It is self-evident that the books and journals we publish benefit faculty in their roles as authors, researchers, and teachers. Less evident is that our conduct of peer review and the luster of our imprints together support the tenure and promotion system that has characterized American higher education for generations. Sadly, this system has allowed colleges and universities without presses to "free ride" on the backs of those that have them; it costs them no more than the university press books and journals they choose to buy. Any solution to university press support might do well to address such freeloading.Somewhat expected, publishers are appealing the Georgia e-Reserves case from a few months ago (Chronicle):
Less recognized in the academic world is the degree to which university presses, through their publications, serve students. It is true that few presses publish core textbooks such as “Introduction to Economics” (though that’s an area where we are helping in the development of open-access texts), but a very large proportion of the books read either alongside or in lieu of a core text are university press publications. Indeed, our lifetime best-selling books are virtually always those read in undergraduate and graduate courses.
University presses have become the leading regional publishers in the country. State university presses in particular have played a major role in publishing books that help citizens recognize and celebrate what makes home, home. From histories to natural histories to cookbooks and sports books, we help give American citizens a better sense of who they are.
In a conference call with reporters, publishers’ representatives emphasized the need to protect their authors’ intellectual property, and described the legal action as regrettable but necessary. Blaise R. Simqu, president and chief executive officer of SAGE Publications, said that “engaging in litigation with a fellow member of the academy is not taken lightly.” But “we believe that authors entrust publishers with their intellectual property,” he said. “We consider this to be a very, very sacred trust.”MOOC's are very much the rage in education at the moment. The Atlantic takes a look at Stanford's new online education program by interviewing their new vice provost of Online Learning John Mitchell. (The Atlantic):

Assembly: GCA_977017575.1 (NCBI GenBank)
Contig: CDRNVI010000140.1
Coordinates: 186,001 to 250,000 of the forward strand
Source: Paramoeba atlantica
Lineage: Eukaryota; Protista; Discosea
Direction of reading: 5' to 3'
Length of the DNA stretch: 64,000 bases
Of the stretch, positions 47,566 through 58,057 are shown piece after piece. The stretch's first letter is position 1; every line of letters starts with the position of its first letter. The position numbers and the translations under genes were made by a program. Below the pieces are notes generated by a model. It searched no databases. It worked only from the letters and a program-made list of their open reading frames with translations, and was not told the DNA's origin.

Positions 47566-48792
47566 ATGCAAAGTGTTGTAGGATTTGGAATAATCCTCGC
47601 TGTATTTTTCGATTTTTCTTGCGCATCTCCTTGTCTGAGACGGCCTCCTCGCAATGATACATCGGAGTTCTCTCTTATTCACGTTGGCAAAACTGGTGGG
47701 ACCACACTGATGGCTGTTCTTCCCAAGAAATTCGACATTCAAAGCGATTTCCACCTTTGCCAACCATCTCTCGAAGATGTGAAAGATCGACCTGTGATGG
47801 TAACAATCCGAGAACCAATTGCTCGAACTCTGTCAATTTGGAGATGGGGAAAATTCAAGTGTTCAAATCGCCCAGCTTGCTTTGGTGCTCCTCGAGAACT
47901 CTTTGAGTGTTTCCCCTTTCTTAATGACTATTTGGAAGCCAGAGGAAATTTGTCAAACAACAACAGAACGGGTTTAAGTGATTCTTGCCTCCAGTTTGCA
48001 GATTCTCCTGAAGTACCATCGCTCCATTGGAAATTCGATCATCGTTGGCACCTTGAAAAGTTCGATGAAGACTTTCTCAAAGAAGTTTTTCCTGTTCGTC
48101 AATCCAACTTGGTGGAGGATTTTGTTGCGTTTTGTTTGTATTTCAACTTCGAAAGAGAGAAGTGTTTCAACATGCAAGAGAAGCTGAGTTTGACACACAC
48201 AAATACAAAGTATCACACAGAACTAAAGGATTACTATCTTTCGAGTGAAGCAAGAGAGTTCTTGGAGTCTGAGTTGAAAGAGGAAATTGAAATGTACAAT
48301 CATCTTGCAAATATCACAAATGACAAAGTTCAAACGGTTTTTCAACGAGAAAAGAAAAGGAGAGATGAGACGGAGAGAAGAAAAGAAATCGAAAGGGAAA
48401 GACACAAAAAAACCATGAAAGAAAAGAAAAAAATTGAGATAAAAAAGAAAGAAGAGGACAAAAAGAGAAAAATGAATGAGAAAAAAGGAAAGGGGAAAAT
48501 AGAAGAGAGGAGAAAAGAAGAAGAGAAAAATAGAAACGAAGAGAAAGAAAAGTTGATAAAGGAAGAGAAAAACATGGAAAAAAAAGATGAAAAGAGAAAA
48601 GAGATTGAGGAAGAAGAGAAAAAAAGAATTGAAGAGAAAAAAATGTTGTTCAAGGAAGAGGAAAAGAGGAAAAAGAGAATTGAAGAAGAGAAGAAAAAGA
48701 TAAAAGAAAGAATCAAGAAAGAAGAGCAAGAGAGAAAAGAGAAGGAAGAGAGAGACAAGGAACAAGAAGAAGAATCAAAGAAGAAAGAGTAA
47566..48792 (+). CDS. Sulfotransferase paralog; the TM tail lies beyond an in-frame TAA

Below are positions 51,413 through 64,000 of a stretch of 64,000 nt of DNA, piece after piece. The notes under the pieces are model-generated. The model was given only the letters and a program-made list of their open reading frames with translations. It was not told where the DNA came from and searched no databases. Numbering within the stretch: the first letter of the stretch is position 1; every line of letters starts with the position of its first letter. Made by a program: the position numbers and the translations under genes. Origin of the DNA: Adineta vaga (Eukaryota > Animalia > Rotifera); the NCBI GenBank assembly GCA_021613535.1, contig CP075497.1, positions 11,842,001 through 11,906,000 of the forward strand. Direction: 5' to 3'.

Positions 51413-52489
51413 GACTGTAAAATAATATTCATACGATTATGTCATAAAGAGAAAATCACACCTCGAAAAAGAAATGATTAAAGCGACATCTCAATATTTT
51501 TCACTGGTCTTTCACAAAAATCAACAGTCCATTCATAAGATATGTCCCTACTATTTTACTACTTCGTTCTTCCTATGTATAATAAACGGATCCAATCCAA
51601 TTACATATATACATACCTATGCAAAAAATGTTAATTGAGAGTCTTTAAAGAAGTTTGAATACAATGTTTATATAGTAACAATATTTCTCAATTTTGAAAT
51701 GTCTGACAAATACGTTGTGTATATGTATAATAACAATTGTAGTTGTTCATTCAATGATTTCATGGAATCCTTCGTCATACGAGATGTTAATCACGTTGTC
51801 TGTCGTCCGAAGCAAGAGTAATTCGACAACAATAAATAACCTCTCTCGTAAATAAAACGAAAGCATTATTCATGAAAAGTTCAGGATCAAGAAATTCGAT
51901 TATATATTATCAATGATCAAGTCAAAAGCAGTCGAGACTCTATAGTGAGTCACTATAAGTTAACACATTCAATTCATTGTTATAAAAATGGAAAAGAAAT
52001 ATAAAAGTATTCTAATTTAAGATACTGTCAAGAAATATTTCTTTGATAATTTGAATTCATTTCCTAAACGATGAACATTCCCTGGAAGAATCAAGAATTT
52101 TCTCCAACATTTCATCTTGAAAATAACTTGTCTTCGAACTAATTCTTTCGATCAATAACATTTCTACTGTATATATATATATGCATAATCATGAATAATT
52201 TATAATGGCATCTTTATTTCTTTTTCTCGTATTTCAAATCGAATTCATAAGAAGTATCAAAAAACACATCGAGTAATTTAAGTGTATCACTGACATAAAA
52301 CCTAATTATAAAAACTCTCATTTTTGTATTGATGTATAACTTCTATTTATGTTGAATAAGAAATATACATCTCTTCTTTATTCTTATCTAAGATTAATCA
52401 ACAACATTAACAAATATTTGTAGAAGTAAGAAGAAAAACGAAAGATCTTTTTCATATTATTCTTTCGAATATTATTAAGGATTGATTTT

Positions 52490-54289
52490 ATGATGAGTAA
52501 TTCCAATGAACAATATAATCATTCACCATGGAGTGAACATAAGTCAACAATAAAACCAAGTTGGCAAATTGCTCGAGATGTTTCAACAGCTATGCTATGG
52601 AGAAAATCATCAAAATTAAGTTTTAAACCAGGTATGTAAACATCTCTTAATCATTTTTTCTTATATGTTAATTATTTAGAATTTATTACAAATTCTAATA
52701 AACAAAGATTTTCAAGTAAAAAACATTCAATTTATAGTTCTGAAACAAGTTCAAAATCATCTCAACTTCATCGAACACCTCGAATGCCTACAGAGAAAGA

Mr. Simqu said he had personally contacted more than 50 SAGE textbook authors to sound them out on whether to appeal the decision. “All but two of the authors not only were supportive but felt very strongly, very passionately that it was critical SAGE continue with this appeal,” he told reporters.
Niko Pfund, academic publisher and president of Oxford University Press, expressed similar discomfort with the situation. “We are obviously in an uncomfortable position being in an adversarial position with a library,” Mr. Pfund said. “I want to stress that, as a community, we really, ardently do believe in fair use.”